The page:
Using your walking down the street example, if I am on the street or in a public place I have a reasonable expectation that I could have a private conversation or write my thoughts down privately in my notebook. To achieve a private conversation I can lower my voice, move away from others, get closer to someone, or whisper into their ear. There is an expectation that someone will not have a very powerful microphone that can hear the conversation, or a camera that can record what I'm writing down on my notepad.

      A reasonable expectation to privacy in public places is actually enshrined in legislation in a number of states. The Summary Offences Act 1988 (NSW) outlines a number of circumstances where a person’s privacy must be respected. For example, it is an offence punishable by a fine or imprisonment to photograph a person to provide sexual arousal or gratification if the person is undressed or engaged in a private act in circumstances where a reasonable person would reasonably expect to be afforded privacy, and he or she has not consented to being filmed. Similarly, the Surveillance Devices Act 1999 (Vic) and Surveillance Devices Act 1998 (WA) make it an offence to photograph a "private activity" without the consent of the subject.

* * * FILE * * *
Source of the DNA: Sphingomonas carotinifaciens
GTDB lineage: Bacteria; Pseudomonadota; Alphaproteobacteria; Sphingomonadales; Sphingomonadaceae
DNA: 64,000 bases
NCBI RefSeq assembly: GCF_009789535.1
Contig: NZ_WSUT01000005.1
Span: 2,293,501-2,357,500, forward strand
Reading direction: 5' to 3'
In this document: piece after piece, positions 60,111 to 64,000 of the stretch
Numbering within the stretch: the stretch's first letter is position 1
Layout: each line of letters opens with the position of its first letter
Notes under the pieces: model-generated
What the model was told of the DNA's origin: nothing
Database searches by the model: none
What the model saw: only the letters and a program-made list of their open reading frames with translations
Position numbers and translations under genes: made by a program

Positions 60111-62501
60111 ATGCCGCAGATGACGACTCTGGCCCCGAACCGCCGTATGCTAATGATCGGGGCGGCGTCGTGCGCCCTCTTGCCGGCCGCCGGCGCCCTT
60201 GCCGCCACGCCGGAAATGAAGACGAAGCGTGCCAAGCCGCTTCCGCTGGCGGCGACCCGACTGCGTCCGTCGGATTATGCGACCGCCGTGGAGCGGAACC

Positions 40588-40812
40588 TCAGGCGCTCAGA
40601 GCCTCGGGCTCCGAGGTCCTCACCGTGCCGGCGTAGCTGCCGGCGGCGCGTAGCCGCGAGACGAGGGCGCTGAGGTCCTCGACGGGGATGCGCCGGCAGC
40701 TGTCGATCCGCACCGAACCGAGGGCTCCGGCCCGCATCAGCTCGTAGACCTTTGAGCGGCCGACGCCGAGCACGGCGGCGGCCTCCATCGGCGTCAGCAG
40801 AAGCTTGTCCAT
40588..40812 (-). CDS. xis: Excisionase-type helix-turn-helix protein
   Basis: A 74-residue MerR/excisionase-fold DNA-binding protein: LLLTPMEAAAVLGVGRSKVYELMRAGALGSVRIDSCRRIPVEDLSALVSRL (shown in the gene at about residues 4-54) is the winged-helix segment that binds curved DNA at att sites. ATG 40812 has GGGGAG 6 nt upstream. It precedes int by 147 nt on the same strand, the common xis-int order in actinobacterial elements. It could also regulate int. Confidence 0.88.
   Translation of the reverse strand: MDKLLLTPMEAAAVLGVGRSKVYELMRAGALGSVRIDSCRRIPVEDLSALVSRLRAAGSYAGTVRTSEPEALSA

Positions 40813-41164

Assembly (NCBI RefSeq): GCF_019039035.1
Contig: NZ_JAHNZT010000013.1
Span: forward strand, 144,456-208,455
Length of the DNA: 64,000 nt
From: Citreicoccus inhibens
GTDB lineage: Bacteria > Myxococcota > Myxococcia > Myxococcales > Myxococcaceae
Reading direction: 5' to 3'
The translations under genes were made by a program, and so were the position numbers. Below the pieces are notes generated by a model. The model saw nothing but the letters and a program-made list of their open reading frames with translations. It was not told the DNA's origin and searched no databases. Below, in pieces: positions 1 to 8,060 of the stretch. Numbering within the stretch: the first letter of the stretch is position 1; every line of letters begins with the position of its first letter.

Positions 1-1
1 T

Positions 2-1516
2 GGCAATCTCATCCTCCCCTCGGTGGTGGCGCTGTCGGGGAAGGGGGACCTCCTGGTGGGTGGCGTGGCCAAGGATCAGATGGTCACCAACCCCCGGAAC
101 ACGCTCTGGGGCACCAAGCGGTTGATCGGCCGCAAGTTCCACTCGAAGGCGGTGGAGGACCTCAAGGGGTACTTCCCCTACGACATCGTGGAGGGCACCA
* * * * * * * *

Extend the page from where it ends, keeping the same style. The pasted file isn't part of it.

If I want to get a pornographic magazine, I have it delivered in a brown paper envelope so that the postman and my neighbours don't know the content. I send my mail in an envelope so that others can't read the messages. I shred documents, envelopes and mail before I throw them out so that no ones can read them if they go through my trash.

      When I have a private conversation on the phone there is a reasonable expectation that a third party is not listening in.

      I agree that if there is to be some kind of right to privacy on the internet then it should be like our right to privacy everywhere else. Regrettably, the current level of surveillance of a person's internet use allows the breach of all of these reasonable expectations of privacy that people have everywhere else.

        Adding to your comments about internet privacy - there are many people who use the internet as a means of private communication, a place of research, a place of study, a place of commerce, and a place of entertainment, to name just a few examples. In all these examples, the user is either engaging with one of more specified entities (individuals or companies), or is acting privately. None of these activities is open to public interaction, surveillance or scrutiny, unless the user chooses to participate in public forums, like this one.